- April 08, 2011
The Obama administration’s announcement that the alleged ‘9/11 mastermind’ Khalid Sheikh Mohammed and four co-conspirators will be tried by a military commission in Guantanamo Bay rather than in a New York federal court is not good news, but nor is it very surprising Obama’s Attorney General Eric H. Holder Jr has blamed the Republican-dominated Congress for blocking the transfer of Guantanamo detainees to civilian courts.
This may be partly true, but it is also questionable whether Obama really has the political will to follow through on the electoral commitments that he made to terminate some of the more egregious exceptional procedures introduced during the Bush terrorwars. Peter King, the Republican chairman of the House Homeland Security Committee, which is currently carrying out McCarthyite investigations into the extent of Islamic radicalism in the United States, has celebrated the decision, claiming that:
“Today”s reversal is yet another vindication of President Bush”s detention policies by the Obama administration and is welcome news to the families of the victims of the 9/11 terrorist attacks, who will finally see long-awaited justice.”
This is nonsense. Putting KSM and co. on trial in a federal court was always going to be a difficult and risky enterprise, from the point of view of achieving justice. All five men were subjected to the CIA’s ‘enhanced interrogation techniques’ and Mohammed was reportedly ‘waterboarded’ nearly two hundred times following his arrest. Though all five have pleaded guilty to the charges against them, defence lawyers could have argued – not unreasonably – that their confessions were extracted through torture and were therefore invalid.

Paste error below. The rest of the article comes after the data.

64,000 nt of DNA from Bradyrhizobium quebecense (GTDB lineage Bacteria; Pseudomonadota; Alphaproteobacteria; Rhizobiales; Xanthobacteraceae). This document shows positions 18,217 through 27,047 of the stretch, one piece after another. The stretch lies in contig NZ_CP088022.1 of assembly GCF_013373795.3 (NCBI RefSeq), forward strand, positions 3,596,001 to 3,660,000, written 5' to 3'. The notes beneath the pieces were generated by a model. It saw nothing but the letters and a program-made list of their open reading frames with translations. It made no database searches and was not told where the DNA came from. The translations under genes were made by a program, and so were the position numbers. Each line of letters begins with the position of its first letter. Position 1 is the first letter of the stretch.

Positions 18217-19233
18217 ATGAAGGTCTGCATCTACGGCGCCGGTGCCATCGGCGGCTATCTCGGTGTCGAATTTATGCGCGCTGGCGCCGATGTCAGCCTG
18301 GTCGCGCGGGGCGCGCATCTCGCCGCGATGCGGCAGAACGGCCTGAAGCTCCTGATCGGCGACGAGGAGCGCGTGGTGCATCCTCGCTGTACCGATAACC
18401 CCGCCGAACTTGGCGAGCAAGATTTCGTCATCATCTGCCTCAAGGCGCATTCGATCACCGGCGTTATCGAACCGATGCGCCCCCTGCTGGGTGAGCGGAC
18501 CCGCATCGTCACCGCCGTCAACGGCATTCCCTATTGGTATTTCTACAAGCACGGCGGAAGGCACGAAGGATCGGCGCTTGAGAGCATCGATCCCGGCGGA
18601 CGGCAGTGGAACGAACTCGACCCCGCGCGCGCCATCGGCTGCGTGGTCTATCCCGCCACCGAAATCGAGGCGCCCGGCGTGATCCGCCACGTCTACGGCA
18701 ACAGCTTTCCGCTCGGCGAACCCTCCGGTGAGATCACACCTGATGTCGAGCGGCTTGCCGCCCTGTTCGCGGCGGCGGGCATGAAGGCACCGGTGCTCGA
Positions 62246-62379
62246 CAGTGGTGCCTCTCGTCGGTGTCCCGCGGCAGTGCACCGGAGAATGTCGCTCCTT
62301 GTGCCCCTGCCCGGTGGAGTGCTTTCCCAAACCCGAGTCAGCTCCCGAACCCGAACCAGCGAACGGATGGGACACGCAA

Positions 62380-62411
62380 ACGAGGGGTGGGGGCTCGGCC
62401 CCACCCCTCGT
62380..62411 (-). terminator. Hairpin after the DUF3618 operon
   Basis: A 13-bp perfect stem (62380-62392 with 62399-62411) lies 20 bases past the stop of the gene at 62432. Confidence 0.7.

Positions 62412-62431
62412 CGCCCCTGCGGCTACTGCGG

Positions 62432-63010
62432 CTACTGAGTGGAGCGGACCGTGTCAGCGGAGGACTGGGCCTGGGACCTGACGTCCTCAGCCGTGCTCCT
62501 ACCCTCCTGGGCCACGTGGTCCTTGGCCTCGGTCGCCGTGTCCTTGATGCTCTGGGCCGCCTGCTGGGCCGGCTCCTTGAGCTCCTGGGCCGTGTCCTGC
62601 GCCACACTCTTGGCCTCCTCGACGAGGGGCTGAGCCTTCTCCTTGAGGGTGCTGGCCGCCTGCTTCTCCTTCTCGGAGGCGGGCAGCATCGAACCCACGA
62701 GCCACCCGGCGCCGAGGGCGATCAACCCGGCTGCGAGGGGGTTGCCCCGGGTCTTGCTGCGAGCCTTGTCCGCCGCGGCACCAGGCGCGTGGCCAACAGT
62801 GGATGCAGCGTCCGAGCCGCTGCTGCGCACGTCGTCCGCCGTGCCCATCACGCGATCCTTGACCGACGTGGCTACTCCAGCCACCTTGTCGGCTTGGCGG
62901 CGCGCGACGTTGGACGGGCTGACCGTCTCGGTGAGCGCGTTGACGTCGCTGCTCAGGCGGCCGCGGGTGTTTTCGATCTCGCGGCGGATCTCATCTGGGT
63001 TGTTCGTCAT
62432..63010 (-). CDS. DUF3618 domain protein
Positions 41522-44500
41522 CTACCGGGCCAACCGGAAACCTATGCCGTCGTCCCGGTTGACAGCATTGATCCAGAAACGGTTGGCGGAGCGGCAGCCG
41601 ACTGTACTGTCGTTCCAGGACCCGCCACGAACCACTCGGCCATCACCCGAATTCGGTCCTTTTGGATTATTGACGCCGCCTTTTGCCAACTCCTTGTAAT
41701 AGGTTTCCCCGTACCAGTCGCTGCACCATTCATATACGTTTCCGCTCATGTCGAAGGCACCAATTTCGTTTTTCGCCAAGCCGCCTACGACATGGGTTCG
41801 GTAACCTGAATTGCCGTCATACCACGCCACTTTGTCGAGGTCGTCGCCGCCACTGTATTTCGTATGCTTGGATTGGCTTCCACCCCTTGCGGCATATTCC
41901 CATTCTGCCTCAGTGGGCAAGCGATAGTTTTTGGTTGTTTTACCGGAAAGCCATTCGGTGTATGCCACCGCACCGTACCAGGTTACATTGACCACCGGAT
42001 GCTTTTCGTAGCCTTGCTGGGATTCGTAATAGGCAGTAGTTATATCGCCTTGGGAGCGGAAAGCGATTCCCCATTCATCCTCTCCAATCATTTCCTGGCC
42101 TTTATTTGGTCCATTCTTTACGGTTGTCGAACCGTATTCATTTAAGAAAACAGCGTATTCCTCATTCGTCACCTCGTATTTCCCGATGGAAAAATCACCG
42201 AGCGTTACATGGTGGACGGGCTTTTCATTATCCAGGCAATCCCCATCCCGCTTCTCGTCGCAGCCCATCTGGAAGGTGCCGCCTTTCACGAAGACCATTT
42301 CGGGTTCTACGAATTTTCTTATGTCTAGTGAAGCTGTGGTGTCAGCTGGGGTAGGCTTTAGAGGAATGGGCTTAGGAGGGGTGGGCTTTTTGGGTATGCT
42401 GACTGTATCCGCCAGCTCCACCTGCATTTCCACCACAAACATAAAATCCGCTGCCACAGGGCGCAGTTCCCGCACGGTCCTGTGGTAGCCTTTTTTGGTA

Nevertheless, federal prosecutors believed they had enough evidence to get convictions, and such evidence should have been presented and scrutinised by the public in an open court. The motivations and intentions behind the 9/11 attacks have never been fully explained or clarified – let alone by their alleged protagonists, and a civilian trial might have provided a public opportunity to do so. As Ray McGovern has argued, it is questionable whether the US government really wants such a clarification.
Instead the world’s most powerful democracy has opted to continue the Bush administration’s trajectory and entrust the ‘trial’ to the military, in a process that, whatever Peter King says, is unlikely to serve the cause of truth or justice.